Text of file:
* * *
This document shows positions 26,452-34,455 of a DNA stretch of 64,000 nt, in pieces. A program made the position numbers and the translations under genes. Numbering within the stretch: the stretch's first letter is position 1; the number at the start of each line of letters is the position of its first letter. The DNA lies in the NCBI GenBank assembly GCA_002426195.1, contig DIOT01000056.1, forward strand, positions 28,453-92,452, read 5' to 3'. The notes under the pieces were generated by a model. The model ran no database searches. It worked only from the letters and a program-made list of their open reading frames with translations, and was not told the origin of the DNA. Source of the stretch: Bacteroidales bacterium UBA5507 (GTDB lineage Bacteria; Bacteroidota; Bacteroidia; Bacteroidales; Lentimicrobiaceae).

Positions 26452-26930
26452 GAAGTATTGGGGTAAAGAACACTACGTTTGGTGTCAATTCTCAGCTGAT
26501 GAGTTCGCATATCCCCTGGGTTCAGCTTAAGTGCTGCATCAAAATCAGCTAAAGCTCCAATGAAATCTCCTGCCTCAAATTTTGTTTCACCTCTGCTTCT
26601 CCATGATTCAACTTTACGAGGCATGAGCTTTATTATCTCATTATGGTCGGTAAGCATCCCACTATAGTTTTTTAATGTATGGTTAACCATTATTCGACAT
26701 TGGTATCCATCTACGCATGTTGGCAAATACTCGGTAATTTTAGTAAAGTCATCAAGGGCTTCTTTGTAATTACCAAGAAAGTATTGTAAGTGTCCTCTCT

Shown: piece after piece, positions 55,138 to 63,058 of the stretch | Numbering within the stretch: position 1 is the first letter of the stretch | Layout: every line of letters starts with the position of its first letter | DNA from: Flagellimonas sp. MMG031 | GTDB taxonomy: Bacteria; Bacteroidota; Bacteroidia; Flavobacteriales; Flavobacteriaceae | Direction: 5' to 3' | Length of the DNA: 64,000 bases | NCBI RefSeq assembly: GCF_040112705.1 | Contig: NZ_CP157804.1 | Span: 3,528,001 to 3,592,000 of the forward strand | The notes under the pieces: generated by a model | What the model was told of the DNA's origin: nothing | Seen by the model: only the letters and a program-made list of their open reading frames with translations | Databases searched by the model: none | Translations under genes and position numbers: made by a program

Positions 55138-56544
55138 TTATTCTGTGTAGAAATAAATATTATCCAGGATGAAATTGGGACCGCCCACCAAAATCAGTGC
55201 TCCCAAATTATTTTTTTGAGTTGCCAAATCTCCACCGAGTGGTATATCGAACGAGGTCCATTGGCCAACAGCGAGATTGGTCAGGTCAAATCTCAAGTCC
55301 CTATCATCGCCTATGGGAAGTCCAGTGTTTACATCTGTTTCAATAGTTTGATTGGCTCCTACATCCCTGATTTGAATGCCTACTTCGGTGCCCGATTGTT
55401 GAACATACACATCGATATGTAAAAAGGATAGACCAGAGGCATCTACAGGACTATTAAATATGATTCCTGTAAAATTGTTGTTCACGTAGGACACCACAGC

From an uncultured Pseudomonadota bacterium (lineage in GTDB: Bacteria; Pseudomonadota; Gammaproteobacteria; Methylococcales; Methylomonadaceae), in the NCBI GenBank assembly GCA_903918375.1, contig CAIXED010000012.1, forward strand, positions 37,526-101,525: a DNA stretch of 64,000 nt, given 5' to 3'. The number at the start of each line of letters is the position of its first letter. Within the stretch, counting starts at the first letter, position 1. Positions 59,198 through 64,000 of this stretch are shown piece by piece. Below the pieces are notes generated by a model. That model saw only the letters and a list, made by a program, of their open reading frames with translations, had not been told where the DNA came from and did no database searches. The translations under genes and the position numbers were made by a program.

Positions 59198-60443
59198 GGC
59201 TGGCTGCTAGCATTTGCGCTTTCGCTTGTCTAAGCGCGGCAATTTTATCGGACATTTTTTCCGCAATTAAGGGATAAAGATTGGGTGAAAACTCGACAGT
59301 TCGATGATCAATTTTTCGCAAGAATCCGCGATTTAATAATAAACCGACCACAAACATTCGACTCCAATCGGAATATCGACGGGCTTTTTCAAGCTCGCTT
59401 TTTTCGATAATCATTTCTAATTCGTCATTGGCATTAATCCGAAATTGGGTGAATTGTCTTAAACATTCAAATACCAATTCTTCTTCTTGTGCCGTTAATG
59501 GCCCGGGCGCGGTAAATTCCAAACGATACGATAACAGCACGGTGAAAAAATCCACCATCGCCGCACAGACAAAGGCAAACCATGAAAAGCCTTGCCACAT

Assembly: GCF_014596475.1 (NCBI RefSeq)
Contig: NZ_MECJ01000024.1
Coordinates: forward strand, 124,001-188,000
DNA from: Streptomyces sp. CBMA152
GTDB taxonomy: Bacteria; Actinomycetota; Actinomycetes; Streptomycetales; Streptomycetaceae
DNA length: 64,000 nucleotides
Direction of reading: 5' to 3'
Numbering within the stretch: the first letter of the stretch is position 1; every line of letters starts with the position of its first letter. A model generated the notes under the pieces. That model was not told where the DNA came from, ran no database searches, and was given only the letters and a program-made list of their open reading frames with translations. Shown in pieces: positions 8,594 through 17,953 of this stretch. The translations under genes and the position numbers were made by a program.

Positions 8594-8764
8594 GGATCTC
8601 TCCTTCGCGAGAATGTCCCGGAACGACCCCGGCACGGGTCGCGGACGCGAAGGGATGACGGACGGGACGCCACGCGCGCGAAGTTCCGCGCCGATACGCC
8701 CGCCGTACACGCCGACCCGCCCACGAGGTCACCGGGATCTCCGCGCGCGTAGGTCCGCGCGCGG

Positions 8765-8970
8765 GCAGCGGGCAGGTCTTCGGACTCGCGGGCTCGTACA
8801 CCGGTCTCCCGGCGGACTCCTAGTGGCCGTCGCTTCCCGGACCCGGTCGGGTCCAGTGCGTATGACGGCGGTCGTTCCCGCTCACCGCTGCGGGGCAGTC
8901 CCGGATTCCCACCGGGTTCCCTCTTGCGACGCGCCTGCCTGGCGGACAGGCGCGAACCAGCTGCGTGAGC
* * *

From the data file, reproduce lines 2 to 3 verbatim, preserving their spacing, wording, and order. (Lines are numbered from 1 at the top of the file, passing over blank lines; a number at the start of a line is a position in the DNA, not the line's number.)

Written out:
Positions 26452-26930
26452 GAAGTATTGGGGTAAAGAACACTACGTTTGGTGTCAATTCTCAGCTGAT